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Synagogue Council Says Call for Silent Prayer on Yom Kippur is Not Call for Public Rallies

The Synagogue Council of America, the coordinating agency of the Reform, Orthodox and Conservative branches of American Jewry in the United States, issued today a statement to clarify a call it issued last week to synagogues throughout the nation, urging them to gather in front of the synagogue on Yom Kippur, immediately following the Musaf service, as an expression of solidarity with Jews in the Soviet Union. The Council statement today declared:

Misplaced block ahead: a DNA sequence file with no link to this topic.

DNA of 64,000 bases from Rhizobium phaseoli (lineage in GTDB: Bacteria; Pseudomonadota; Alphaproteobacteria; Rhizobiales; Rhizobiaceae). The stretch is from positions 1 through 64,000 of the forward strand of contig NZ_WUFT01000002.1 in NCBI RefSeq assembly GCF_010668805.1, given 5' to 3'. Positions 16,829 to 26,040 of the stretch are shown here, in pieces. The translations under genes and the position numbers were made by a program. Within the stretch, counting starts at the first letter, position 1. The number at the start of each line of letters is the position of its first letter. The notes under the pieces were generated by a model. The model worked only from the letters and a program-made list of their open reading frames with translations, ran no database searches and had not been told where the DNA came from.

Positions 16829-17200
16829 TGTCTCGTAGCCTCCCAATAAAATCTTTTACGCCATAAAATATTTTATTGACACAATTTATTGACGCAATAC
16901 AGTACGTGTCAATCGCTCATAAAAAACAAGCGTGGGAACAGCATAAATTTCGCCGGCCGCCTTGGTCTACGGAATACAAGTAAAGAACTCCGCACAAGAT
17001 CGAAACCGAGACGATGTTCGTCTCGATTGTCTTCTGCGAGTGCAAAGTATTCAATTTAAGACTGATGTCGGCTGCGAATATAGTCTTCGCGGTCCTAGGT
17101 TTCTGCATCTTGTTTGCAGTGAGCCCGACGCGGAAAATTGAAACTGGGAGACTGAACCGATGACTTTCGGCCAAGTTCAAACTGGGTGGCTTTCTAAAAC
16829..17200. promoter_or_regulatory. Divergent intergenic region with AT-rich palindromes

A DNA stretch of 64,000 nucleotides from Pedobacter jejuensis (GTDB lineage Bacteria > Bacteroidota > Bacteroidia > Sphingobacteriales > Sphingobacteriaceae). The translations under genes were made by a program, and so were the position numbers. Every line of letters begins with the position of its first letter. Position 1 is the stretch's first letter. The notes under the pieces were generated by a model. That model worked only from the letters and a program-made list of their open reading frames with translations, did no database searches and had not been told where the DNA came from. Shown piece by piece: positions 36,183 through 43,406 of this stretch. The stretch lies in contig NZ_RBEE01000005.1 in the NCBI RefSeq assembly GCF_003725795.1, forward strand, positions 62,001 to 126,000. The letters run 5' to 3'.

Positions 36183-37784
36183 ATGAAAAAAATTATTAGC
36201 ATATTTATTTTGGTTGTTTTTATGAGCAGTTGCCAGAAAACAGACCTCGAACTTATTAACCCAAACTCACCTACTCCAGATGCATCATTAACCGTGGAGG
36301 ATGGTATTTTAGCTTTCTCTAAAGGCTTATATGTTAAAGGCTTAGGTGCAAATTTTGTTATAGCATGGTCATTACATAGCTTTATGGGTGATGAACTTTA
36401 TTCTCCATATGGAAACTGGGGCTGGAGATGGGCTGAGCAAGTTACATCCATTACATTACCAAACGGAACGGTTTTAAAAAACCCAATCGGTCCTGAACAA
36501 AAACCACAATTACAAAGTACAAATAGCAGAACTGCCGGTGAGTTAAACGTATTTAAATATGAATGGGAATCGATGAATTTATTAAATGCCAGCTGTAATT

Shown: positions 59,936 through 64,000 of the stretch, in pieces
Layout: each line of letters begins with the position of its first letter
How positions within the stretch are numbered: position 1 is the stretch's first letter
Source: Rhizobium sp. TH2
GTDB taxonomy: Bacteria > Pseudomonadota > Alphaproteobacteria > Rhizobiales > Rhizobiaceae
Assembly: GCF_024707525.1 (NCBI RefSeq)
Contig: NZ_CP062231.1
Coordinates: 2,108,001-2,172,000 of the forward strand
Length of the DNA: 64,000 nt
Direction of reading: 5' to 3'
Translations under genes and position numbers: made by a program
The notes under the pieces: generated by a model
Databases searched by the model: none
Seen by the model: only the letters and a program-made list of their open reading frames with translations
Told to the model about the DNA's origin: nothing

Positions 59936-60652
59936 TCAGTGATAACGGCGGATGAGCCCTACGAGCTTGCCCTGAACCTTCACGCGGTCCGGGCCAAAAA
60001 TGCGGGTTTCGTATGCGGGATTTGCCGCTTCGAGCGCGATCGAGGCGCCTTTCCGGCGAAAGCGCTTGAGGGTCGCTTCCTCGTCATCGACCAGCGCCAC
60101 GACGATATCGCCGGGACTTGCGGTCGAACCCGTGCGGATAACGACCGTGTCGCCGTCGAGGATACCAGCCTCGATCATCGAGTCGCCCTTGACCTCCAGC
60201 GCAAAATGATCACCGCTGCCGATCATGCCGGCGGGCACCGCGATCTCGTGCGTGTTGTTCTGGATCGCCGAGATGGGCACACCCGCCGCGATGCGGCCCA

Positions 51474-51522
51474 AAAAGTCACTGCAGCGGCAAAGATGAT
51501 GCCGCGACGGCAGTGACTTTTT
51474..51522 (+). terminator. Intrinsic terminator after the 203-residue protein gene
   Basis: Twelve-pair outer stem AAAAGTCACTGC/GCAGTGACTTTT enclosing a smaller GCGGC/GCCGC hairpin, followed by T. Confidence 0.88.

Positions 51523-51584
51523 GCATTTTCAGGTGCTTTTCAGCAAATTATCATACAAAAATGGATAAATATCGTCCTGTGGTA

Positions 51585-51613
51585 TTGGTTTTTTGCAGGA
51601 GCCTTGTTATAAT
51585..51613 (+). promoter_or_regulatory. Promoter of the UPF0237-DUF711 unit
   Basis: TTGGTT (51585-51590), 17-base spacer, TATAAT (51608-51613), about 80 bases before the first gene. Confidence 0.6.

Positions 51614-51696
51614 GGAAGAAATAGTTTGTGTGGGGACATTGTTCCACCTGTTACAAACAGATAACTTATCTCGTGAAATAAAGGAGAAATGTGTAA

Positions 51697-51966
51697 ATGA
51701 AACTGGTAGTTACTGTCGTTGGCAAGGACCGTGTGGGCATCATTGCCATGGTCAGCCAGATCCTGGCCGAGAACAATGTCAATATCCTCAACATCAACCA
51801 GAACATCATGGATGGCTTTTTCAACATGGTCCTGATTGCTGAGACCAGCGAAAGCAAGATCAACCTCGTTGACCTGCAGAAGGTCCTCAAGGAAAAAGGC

“This action should not be misconstrued as a call for public rallies, which would be a desecration of the High Holy Day, and entirely out of keeping with the sacredness of Yom Kippur. We urge synagogues to observe this expression of our awareness of the deprivation suffered by Soviet Jews by gathering silently in front of their synagogues, and engaging in silent prayer. Public speeches and any other actions that would constitute a violation of the Holy Day should be scrupulously avoided.” The statement added: “In situations where leaving the synagogue may pose a danger of a violation of the Holy Day, silent prayer should be observed within the synagogue.”